The History of Lymm May Queen

An annual Tradition Dating back to 1889

Established in 1889

The May Queen Festival was a tradition across England, originating from the High Middle Ages in England. The May Queen was also known as the “Summer Queen” and her duty was to begin the May Day celebrations. 

In Lymm it started in Victorian times in 1889 it was part of a temperance drive and was called the Oughtrington Bank of Hope. It involved all the villages that made up Lymm: Oughtrington, Heatley, Statham and Booths Hill.   Each village had its own May Queen Committee. The May Queen event  stopped due to the Second World War. During 1947 the May Queen was restarted and apart from a serious weather incident and Covid 19 the festival has continued with a now small, but very enthusiastic committee.

The May Queen and the Rose Queen plus the retinue are chosen every year in March, before the event. Any one who lives in Lymm can apply and the age limit is 12.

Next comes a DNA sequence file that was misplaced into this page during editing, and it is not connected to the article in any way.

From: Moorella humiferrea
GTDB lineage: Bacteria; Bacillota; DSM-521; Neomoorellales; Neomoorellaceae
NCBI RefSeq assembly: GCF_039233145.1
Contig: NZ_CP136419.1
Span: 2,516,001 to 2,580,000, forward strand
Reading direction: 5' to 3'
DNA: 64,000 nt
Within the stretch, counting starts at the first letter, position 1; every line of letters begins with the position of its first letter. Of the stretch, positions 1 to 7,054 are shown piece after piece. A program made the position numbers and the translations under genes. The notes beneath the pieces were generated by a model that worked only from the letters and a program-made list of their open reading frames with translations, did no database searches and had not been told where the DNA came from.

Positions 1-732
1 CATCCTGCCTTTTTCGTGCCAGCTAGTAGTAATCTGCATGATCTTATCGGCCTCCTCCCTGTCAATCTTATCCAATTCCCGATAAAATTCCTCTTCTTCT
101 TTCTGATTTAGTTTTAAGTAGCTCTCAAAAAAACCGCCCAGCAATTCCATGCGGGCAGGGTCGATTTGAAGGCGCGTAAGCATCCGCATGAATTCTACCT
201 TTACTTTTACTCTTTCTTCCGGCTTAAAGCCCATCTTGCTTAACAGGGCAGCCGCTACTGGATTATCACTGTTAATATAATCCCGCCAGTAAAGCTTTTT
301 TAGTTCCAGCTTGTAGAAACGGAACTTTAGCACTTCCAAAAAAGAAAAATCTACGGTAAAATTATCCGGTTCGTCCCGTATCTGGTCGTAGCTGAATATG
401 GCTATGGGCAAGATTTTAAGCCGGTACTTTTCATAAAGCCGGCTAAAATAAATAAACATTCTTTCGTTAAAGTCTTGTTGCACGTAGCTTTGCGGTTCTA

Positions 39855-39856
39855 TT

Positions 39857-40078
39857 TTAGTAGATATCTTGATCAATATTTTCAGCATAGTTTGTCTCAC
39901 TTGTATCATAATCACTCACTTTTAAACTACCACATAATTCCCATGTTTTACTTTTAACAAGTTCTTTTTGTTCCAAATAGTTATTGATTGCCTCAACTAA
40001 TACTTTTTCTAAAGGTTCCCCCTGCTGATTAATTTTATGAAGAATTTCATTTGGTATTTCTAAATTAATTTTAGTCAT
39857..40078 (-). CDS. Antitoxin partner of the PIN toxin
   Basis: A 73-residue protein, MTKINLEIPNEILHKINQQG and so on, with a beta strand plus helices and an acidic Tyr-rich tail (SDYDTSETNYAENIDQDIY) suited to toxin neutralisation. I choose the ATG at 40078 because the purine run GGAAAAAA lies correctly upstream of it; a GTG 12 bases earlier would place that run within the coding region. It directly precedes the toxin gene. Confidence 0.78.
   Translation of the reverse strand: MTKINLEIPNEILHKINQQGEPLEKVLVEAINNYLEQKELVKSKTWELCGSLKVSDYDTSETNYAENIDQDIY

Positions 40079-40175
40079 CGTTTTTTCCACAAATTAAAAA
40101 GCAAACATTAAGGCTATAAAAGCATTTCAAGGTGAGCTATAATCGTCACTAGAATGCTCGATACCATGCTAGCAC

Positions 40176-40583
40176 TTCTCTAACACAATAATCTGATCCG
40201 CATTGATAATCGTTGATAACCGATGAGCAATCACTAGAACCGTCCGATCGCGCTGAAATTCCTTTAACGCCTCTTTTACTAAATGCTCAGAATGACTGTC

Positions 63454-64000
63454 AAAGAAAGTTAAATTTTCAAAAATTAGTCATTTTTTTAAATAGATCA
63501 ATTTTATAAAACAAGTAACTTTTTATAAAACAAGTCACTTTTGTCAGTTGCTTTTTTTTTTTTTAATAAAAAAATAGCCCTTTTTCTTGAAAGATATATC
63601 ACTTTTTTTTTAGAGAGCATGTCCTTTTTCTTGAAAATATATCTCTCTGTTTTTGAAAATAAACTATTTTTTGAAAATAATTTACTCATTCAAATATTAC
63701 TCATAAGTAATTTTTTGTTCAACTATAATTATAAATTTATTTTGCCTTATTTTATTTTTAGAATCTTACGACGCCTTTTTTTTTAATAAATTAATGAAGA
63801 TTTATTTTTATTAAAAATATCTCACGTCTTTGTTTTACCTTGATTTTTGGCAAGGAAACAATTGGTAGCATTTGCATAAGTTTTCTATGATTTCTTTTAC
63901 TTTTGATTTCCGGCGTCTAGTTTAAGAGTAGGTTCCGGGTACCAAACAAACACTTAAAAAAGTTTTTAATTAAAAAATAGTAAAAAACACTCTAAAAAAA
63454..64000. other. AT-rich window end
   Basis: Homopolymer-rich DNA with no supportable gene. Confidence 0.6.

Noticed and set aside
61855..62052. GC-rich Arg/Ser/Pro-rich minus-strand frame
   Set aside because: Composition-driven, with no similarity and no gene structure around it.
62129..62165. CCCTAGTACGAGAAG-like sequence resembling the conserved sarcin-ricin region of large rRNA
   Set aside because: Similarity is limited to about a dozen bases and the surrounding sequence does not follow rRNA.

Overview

Every year a theme is chosen and this is reflected in the procession which contains bands, dancers, school floats and floats from local organisations. 

The Procession usually leaves mid-day from Statham Avenue and it goes through the Village.  Early afternoon the May and Rose queen are crowned on the May Queen field, near the centre of the Village. The event is a fun event for all the family – there is a fair ground, an area for young children and stalls and events to suit all ages. There is also entertainment for all in the two arenas.

Volunteer to help continue the tradition

As with all community events, the Lymm May Queen festival is dependent on a lot of volunteers who make the event a success. We need volunteers on the day to help with activities such as marshalling the streets for the parade, helping with setting up the field, clearing down, and selling tickets. We provide all training and equipment, so if you’d like to help out and help ensure the Lymm May Queen festival continues to be a success year after year, please get in touch!

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